(309) 243-2400  |  (800) 872-4651
  (309) 243-7918
Referring Providers
LASIK Seminar Registration
Our Blog

Pediatric Ophthalmology

Pediatric Ophthalmology

The most commonly treated conditions include crossed eyes (strabismus) or lazy eye (amblyopia), glaucoma, and inherited eye disease. We also treat problems that result from injury to the eye and eye conditions that may occur as a result of medical problems. Routine eye care for children is also available.

An eye that does not see to its full potential due to not having been used when a child is young is said to be amblyopic. There are many causes of amblyopia. Basically anything that gives the young child's brain a reason to "select one eye over the other" can result in amblyopia of the unselected eye. Examples include conditions that physically block the sight such as a droopy lid, ones that blur the vision such as the need for glasses and ones that result in two different images such as misaligned eyes.


Treatment of amblyopia involves encouraging the child to use the "weaker eye." This can be done by patching or blurring the vision in the "good eye." Treatment must be done while the child is young, since it is only the young child's brain that can be "taught how to see." Treatment at times also involves glasses to ensure that the image on the retina is optically clear (i.e. to help ensure that the child's brain is not being asked to see an image that is not in focus.)

Misalignment of the eyes is referred to as strabismus. The deviation can be constant or intermittent. The most common types of strabismus are inward crossing (esotropia) and outward drifting (exotropia) of the eyes. In the young child with strabismus, the brain simply ignores one image. While this does solve the problem of double vision (that an adult might experience in a similar situation), it can result in amblyopia.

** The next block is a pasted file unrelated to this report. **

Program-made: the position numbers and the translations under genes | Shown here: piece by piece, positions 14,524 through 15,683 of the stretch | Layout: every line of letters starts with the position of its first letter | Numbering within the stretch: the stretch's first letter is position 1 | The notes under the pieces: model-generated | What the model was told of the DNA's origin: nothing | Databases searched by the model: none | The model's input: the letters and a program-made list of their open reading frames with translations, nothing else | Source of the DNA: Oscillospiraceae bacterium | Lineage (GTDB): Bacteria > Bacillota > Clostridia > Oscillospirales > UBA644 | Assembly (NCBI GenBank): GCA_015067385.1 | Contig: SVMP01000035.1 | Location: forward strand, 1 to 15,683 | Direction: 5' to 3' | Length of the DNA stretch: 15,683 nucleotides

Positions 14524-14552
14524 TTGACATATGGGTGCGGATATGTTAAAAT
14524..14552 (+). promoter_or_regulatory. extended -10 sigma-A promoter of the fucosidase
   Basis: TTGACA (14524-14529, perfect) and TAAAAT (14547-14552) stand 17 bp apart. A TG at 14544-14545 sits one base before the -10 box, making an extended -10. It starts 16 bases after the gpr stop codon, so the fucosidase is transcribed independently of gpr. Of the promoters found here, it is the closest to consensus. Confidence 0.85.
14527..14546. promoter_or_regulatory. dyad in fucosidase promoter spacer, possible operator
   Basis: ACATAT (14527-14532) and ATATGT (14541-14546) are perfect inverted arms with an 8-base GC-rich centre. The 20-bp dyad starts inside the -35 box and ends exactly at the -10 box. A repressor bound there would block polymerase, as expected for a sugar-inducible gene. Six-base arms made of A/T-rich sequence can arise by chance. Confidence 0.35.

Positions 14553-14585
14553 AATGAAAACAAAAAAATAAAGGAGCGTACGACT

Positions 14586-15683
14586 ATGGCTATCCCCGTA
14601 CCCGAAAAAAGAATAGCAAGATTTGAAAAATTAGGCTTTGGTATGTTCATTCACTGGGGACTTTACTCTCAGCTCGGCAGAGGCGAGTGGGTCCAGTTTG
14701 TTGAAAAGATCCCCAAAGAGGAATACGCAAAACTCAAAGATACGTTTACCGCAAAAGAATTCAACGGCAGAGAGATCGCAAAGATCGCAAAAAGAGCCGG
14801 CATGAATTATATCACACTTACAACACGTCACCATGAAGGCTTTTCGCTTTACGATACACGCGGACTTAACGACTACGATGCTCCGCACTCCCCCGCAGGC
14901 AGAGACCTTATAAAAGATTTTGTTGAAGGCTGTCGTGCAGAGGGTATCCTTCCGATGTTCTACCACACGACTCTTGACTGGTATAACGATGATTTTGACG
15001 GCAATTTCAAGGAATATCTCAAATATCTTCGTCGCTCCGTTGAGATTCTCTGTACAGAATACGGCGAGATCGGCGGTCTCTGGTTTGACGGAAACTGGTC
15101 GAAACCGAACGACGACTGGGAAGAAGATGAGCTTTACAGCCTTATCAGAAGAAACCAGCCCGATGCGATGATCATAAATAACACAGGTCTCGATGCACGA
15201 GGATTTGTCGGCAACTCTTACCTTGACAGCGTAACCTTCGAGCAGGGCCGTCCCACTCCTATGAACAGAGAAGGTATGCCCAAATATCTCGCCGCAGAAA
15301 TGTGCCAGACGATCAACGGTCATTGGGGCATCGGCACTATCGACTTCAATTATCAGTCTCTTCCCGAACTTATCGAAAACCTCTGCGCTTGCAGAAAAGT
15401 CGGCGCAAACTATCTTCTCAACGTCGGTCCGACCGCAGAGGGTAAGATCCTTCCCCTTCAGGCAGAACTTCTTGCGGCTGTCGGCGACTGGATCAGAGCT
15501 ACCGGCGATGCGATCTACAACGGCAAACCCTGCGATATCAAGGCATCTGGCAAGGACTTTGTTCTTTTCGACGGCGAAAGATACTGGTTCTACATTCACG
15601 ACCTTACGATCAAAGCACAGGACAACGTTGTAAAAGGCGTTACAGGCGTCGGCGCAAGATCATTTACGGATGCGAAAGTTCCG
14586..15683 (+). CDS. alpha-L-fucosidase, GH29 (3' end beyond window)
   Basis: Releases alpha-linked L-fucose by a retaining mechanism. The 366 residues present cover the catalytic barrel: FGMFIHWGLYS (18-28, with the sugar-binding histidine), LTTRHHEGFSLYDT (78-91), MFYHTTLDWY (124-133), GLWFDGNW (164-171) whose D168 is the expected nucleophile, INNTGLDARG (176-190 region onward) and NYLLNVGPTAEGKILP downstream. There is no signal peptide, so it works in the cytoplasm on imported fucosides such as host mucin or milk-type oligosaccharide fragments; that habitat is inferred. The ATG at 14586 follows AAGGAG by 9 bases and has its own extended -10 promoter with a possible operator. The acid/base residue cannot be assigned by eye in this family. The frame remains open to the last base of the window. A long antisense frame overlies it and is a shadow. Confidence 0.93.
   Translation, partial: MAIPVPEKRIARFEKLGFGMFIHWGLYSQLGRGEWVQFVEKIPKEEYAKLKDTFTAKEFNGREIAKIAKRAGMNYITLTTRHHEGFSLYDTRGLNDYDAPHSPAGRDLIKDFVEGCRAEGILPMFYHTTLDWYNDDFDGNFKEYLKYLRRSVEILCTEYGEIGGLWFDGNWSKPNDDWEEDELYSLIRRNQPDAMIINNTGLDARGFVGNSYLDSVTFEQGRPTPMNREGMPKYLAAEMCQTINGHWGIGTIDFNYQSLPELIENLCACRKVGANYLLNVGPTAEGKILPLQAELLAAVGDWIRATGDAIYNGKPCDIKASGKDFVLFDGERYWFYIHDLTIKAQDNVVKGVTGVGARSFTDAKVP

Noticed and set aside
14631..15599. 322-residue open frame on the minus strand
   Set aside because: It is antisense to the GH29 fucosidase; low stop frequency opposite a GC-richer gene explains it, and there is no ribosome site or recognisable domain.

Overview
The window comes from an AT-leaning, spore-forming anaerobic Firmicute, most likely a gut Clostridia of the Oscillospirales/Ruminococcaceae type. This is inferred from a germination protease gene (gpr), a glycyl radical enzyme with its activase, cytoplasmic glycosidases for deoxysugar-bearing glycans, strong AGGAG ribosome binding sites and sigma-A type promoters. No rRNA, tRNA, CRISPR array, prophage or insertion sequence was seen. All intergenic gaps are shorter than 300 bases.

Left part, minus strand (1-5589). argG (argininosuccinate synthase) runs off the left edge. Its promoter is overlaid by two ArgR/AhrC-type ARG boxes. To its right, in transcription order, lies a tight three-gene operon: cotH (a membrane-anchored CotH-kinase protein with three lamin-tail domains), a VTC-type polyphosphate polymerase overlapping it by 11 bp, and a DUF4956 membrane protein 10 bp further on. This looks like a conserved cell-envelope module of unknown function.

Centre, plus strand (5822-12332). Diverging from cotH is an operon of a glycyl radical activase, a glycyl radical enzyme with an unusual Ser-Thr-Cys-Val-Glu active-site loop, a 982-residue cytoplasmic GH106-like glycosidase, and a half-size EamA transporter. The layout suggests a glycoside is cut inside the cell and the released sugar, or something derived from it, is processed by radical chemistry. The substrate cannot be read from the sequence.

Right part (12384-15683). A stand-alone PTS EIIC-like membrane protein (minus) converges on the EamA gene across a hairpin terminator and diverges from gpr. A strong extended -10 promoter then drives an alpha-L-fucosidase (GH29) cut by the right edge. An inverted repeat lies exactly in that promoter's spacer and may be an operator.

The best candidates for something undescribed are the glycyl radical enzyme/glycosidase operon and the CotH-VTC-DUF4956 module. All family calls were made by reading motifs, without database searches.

Treatment of strabismus often involves glasses and/or surgery but is dependent upon the type of strabismus, examination findings, etc.

In order to view the content, you must install the Adobe Flash Player. Please click here to get started.

A lid that droops is referred to as a ptotic lid, and a patient with a droopy lid is said to have ptosis.


Treatment of ptosis involves not only treating the lid (often surgically) but also addressing related problems that can occur such as astigmatism (see refractive error) and amblyopia.

Timing of ptosis surgery depends upon the severity of the ptosis as well as the severity of associated conditions and the child's age.

Any cloudiness of the natural (crystalline) lens of the eye is technically a cataract. While most cataracts form over many years and do not require treatment until our more senior years, some are present from birth or form during early childhood and can require early treatment.


A childhood cataract severe enough to significantly interfere with vision is typically surgically removed early to allow the child to develop vision to the full potential (see amblyopia). Also, in contrast to adult cataract management, many children wear a contact lens or thick spectacle (glasses) to focus images on the retina in the way that our natural lens or an intraocular lens implant would. Once a focused image is possible, amblyopia issues must be addressed. This can mean years of patching therapy.